Aristotelian mimesis (the theory that art imitates life) presupposes a state of true perfection in nature that all higher forms of human expression grope towards. The opposite, anti-memesis, suggests that true perfection in nature exists only because we (as artists) put it there. Life imitates art. So, looking forward to the post-COVID world, how will we react artistically to this period in history? Will our art fail to adequately express what happened, or will we conflate it with meanings that weren’t really there? Will we be overwhelmed, underwhelmed, or merely whelmed?
2019-20 will be a dot on the human timeline. A mere dot. Assuming our instinct for art hasn’t changed in a hundred years, how we were influenced by the Spanish Flu offers a hint at how we’ll react to the “China Flu” when it’s gone. But first, a rider. The Spanish Flu coincided with the Great War, killing at least 80 million people between them. Even with second and third waves of COVID hammering some countries, we’re only at 1.5 million deaths worldwide. I say ‘only’ just to highlight that the China Flu is incomparable to the Spanish Flu. Don’t let some snowflake tell you otherwise.
German writer Hans Janowitz returned from the war a pacifist, having served as an officer. He met Carl Mayer, a Jewish Austrian dramatist, in Berlin where they wrote the script for a film which Fritz Lang must have regretted abandoning. Das Cabinet des Dr. Caligari (1920) is quintessential German Expressionism, and the first true horror film. A bleak, unredemptive post-war tale of brutality, madness and betrayal, it reflects a resentful nation stunned at the loss of a war they’d been told — until the very last days — that they were winning. Instead, reeling under the yoke of reparations, they became international pariahs. Other dark gems like Nosferatu (1922) and Metropolis (1927) bloomed in this same blood-soaked ground, as did Fascism, hungering to restore the nation’s wounded pride.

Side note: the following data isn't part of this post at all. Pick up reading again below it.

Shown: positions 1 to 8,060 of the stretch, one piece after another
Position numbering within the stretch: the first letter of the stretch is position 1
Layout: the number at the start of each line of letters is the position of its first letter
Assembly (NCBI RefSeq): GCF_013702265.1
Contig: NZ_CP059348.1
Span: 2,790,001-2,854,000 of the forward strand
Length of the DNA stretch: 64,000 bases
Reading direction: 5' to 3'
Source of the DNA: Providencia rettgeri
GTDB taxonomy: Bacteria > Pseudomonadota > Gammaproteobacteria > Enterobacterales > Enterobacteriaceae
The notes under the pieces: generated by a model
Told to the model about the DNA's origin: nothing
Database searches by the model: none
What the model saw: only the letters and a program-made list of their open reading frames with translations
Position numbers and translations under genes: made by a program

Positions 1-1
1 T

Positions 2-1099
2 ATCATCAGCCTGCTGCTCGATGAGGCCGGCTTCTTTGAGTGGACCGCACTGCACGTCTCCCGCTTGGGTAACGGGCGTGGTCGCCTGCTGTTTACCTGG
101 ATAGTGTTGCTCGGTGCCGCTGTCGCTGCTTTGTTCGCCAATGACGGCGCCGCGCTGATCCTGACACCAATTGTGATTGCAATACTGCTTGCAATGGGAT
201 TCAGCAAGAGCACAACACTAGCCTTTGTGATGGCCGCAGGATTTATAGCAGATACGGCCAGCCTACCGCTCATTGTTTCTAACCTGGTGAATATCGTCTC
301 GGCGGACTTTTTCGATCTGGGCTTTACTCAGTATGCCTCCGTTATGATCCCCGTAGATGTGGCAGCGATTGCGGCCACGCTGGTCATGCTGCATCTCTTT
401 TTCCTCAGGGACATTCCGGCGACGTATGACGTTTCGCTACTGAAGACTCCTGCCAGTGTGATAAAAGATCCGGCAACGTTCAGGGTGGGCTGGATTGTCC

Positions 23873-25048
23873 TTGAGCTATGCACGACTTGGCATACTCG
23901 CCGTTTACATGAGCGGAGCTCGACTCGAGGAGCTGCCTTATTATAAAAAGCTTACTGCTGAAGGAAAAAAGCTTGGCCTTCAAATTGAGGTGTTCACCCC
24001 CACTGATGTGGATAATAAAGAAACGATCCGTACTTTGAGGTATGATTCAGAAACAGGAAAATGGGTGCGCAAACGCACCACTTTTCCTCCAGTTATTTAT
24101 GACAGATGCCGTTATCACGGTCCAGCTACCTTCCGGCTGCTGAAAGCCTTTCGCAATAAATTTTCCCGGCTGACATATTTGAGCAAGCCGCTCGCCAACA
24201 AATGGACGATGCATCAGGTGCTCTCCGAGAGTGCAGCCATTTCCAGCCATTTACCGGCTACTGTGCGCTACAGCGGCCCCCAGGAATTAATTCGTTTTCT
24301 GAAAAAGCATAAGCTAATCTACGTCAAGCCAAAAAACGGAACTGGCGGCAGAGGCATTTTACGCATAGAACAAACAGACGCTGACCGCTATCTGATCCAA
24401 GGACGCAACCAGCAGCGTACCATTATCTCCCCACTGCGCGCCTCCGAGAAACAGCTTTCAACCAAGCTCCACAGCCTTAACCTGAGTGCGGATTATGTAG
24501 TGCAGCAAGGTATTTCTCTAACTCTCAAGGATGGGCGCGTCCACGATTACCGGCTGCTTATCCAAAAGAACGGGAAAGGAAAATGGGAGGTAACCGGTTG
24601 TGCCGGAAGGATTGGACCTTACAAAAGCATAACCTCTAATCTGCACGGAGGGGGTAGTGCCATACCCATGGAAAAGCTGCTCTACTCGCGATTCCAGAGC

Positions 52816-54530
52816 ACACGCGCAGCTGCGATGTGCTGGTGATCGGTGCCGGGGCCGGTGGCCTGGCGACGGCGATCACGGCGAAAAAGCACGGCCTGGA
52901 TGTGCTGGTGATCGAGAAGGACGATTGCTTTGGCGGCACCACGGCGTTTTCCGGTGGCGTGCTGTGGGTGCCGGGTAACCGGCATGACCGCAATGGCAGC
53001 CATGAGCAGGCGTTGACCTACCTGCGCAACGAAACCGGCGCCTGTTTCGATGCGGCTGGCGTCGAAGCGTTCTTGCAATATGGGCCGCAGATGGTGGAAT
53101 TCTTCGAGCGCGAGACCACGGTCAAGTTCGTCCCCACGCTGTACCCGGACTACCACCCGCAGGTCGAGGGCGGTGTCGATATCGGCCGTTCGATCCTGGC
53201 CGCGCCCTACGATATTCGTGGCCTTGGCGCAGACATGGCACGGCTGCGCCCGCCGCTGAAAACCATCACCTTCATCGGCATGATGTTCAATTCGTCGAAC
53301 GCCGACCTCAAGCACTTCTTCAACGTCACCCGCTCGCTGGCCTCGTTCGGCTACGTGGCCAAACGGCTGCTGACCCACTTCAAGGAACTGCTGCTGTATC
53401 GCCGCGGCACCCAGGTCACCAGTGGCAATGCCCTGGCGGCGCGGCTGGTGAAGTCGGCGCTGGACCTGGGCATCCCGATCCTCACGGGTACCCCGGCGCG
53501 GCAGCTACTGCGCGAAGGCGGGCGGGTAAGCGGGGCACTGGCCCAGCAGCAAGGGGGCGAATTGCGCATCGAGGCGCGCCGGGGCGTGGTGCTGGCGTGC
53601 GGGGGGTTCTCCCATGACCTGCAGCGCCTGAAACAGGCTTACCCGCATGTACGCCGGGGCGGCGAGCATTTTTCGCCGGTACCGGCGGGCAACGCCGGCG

Reversing the coin, F. Scott-Fitzgerald went to his grave never guessing The Great Gatsby (1925) would be hailed a masterpiece. It tells the story of an ambitious young man’s pursuit of the American Dream, his fall and apotheosis: in the end, he sees the moral decay behind the facade of wealth and success he coveted. Written at the height of the Roaring Twenties before the Great Depression and rise of Nazism, Gatsby illustrated the brash overconfidence and moral superiority of a victorious nation and the illusion that good times would never end. The novel mirrored Fitzgerald’s embrace of the decadent playboy lifestyle, but also his descent into alcoholism, depression and death at the ripe old age of 44, believing himself an artistic failure.
German painter Otto Dix was a realist who painted what he saw and remembered. Plagued by nightmares of his time in active service, Dix painted grotesqueries. Either mutilated and mouldering corpses lying in muddy trenches, or the gaudy, painted men and women he saw partying in the streets of Berlin. The Germans of the Wiemar Republic were so desperate to drink and dance their way through their national guilt, that they spurned the legless and disfigured soldiers that filled the streets. Dix was disgusted, and wrote: All art is exorcism. I paint dreams and visions too; the dreams and visions of my time. Painting is the effort to produce order; order in yourself. There is much chaos in me, much chaos in our time.
The juxtaposition of German film / American literature / German painting might illustrate the difference winning and losing makes. If your nation ‘wins’ this fight against COVID0-19, then it may tell many a sunny, boastful Fitzgeraldian lie about itself as the economy bounces and a post-virus boom lifts living standards. Australia seems likely to be in that group. I’m bracing for our Prime Minister to begin grabbing all the credit in the lead up to the next federal election. It will be awful, but not as awful as stacking the bodies of plague victims in the street.
Where do you live? Angela Merkel just announced further lockdowns for Christmas. The Swedish experiment was an abject failure. The Indian subcontinent is reeling to huge infection numbers. The US is sick from coast to coast with the dead and dying. But again, to put it all into perspective, the China Flu is incomparable to the Spanish Flu. But we’re also much less resilient. Will our art tell the story of how we came together to beat this thing, or will we just keep politicising and fetishizing it because we don’t give a shit whether the poor, brown people live or die?